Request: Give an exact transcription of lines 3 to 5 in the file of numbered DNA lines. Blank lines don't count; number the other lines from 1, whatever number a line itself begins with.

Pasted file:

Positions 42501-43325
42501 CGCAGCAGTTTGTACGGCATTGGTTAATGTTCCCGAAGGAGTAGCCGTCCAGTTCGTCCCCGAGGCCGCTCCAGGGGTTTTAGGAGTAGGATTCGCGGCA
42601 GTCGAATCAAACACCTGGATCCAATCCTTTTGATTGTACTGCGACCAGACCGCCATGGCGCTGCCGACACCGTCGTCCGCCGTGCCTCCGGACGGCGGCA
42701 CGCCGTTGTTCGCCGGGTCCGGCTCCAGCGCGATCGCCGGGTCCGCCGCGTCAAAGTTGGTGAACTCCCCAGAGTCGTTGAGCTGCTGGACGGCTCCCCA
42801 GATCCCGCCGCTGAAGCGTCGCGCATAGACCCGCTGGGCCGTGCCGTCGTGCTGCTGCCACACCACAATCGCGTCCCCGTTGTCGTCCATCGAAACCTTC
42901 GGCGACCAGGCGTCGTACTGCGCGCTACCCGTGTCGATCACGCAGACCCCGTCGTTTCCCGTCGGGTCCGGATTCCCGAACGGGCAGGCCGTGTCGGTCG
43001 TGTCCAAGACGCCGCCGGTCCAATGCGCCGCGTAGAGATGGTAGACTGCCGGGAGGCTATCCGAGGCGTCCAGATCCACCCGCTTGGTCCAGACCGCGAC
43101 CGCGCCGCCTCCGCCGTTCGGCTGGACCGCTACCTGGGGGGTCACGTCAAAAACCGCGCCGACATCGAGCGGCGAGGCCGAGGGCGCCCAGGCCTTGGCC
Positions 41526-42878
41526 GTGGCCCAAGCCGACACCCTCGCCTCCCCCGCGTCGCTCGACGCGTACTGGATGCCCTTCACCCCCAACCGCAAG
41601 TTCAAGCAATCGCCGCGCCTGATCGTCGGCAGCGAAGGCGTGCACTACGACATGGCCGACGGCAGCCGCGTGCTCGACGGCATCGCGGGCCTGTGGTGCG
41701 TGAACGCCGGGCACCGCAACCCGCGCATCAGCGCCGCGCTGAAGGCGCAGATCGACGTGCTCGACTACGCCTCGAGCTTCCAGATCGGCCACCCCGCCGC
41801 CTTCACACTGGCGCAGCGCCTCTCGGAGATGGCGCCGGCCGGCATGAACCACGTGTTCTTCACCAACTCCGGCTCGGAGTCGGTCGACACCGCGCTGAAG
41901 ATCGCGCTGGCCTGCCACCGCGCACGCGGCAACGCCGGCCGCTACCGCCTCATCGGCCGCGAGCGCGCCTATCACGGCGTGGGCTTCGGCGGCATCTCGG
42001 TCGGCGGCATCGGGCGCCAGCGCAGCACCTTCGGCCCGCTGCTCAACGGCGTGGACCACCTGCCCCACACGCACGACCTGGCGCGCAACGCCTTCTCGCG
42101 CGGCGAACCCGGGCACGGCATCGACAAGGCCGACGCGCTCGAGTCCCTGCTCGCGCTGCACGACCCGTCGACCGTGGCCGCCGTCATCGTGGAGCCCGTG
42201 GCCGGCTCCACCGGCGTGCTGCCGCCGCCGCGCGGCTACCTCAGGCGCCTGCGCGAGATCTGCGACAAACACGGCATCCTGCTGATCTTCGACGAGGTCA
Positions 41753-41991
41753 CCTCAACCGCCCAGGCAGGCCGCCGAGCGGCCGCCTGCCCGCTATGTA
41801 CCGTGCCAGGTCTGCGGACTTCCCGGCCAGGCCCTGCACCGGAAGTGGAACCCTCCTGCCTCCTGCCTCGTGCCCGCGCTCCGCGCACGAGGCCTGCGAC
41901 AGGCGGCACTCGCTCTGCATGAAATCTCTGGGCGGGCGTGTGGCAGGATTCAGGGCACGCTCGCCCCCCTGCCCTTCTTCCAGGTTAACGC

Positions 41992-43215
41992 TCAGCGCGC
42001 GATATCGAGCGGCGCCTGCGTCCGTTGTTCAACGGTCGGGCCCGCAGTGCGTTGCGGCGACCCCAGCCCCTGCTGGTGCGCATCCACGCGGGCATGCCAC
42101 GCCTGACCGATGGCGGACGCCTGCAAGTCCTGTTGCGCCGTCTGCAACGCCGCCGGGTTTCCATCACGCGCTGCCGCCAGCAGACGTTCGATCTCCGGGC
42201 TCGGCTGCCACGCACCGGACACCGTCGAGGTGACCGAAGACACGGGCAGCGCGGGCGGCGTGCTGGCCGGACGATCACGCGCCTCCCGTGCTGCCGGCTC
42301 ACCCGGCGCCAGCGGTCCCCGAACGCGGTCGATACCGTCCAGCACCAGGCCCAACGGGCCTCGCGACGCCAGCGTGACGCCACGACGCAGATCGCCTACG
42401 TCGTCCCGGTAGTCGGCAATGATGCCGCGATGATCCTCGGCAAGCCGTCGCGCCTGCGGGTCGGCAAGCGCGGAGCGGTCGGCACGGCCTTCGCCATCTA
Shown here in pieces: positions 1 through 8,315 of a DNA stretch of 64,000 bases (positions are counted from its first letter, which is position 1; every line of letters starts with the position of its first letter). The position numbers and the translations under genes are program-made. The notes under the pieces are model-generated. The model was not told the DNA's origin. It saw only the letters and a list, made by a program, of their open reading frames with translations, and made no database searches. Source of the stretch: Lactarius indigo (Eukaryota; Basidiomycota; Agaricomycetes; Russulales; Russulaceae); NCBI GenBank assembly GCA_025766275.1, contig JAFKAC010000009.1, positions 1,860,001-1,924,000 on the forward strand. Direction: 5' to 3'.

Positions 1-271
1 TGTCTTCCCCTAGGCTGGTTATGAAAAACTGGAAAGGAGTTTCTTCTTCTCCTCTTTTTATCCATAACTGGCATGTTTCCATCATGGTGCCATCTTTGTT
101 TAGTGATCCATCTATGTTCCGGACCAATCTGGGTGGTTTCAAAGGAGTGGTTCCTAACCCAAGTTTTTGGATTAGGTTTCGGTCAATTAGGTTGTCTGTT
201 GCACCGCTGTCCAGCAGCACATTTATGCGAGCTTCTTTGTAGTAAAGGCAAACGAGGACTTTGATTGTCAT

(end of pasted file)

42601 GTCGAATCAAACACCTGGATCCAATCCTTTTGATTGTACTGCGACCAGACCGCCATGGCGCTGCCGACACCGTCGTCCGCCGTGCCTCCGGACGGCGGCA
42701 CGCCGTTGTTCGCCGGGTCCGGCTCCAGCGCGATCGCCGGGTCCGCCGCGTCAAAGTTGGTGAACTCCCCAGAGTCGTTGAGCTGCTGGACGGCTCCCCA
42801 GATCCCGCCGCTGAAGCGTCGCGCATAGACCCGCTGGGCCGTGCCGTCGTGCTGCTGCCACACCACAATCGCGTCCCCGTTGTCGTCCATCGAAACCTTC